Japanese Title: 蟲師
Release Date: March 24th, 2007 (Japan)
Running Time: 131 mins.
Director: Katsuhiro Otomo
Writer: Yuki Urushibara (Original Manga/Screenplay), Sadayuki Murai (Screenplay),
Starring: Joe Odagiri, Yu Aoi, Makiko Esumi, Nao Omori, Reia Moriyama, Reisen Ri, Lily, Hideyuki Inada,
Mushishi is based on Yuki Urushibara’s award-winning manga. It is a title which has captured imaginations because it was quickly adapted into a highly regarded award-winning anime in 2005-06. To cap it all off we get a live-action version.
This story of an itinerant spiritualist wandering through a Japan just entering the meiji era is beautiful and poignant with bits of human drama and nostalgia. This combined with the visuals formed a wonderful film which is a visual and aural feast that submerges the viewer in a narrative that evokes wonder.
Mushishi begins with long-held wide-angle shots of rain-soaked tree-covered mountains wreathed with mist. It feels like a scene from a primordial time before man has trod on the earth and a time where spirits could be lingering in this natural world.
The film then cuts to a shot of two people trudging along a muddy road that clings to the side of the mountain. The smallest figure, Yoki, is a boy moving from town to town with his mother who carries a heavy pack with all of their belongings. All talk about spirits lingering proves right as Yoki can see wisps of spirits emanating from the landscape. These are mushi (bugs), the phantom soul of nature which breathes through the living and the dead. Think of them like magical presences which can affect people in various, mostly negative, ways such as causing the growth of horns and sucking souls. Few people can see them but it seems that Yoki (Inada) is one of them. They fascinate Yoki who lags behind his mother on the road. Perhaps this is what saves him as a landslip causes trees and earth to careen down the side of the mountain and engulf the road he and his mother are on. His mother yells at him to run before she is swept away. When the smoke clears all we see is Yoki clawing through rocks trying to find his mother while an enigmatic figure with white hair steps into high angle shot and watches his futile effort. Her name is Nui (Esumi) and she will play a pivotal role in his future.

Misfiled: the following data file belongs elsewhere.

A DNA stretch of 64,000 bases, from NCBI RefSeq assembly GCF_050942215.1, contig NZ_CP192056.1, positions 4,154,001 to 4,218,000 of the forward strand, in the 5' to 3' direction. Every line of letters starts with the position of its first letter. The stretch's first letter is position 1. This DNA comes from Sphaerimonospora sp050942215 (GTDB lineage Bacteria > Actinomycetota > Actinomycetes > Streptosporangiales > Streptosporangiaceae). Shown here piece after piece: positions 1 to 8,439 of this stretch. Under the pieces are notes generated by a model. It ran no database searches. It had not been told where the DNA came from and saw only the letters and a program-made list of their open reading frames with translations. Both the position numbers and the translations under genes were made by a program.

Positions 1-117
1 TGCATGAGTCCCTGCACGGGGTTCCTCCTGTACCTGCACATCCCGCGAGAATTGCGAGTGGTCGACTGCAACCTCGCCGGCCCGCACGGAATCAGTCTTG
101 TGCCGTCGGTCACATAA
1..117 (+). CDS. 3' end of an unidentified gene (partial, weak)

Cut to a snowy landscape and Yoki has grown up into Ginko (Odagiri), a humble mushi-shi (bug master) who travels around Japan with his huge chest of medicines and tools helping people beset with mushi problems by trying to solve, or at the very least, lessen the problems mushi cause. The film tracks a selection of his adventures such as his first where he wanders into a snow-bound village and discovers that the inhabitants have been infected by mushi who make the villagers deaf in one ear. By following Ginko we see that mushi are everywhere and affect people in various ways but he is not alone in tracking the mushi of the world as he reunites with a woman named Tanyu (Aoi) who chornicles the different mushi in Japan to tackle a fierce mushi which may be linked to his past.
The film is directed by Katsuhiro Otomo, the director of the landmark sci-fi anime title Akira, a film which, alongside Blade Runner, influenced the aesthetics of science-fiction films. The contrast between Akira and Mushishi could not be more different as the former is an apocalyptic adrenalized dystopian film laced with criticism of authorities and body horror while this is much more laid-back and contemplative, finding its inspiration in Japanese history and nature.
The film’s script follows Ginko who is a wanderer. His very journey sets up a series of vignettes that take place over a number of seasons with flashbacks to scenes of his past interspersed throughout. The story unfolds at a contemplative pace which is reinforced by the low-key nature of the action and the unadorned visuals.
The mise-en-scene is deliberately and perfectly orchestrated to evoke the atmosphere of a pre-modern Japan and I felt myself absorbed into this foreign world thanks to it. There are many beautiful landscape shots of forests, hills and plains where humanity is absent or near non-existent.
Where humanity is present people and houses are overwhelmed by nature, tucked away amidst groves and smothered in snow. Towards the end of the film technology encroaches with electric cables glimpsed in the distance but their presence is minimal, forgettable. The way scenes are lit with natural light from lanterns and fires creates fascinating portraits because of the multitude of shadow cast and the way the light falls on sets.
It created a distinctive look much like in the Yoji Yamada’s The Twilight Samurai and the low lighting actually adds to the beautiful scenery and the sense of being back in time. The use of the lighting gives deeper feeling to the blacks and whites on screen and colours on costumes stand out all the more.